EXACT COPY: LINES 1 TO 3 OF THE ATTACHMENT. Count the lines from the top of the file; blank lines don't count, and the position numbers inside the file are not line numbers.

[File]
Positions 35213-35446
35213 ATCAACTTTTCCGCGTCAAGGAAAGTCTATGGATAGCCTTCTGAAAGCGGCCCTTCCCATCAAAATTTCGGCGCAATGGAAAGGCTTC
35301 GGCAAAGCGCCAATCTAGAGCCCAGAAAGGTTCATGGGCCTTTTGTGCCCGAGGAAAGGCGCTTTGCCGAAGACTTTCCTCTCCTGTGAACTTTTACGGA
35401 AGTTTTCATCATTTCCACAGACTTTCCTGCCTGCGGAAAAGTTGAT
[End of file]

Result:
Positions 35213-35446
35213 ATCAACTTTTCCGCGTCAAGGAAAGTCTATGGATAGCCTTCTGAAAGCGGCCCTTCCCATCAAAATTTCGGCGCAATGGAAAGGCTTC
35301 GGCAAAGCGCCAATCTAGAGCCCAGAAAGGTTCATGGGCCTTTTGTGCCCGAGGAAAGGCGCTTTGCCGAAGACTTTCCTCTCCTGTGAACTTTTACGGA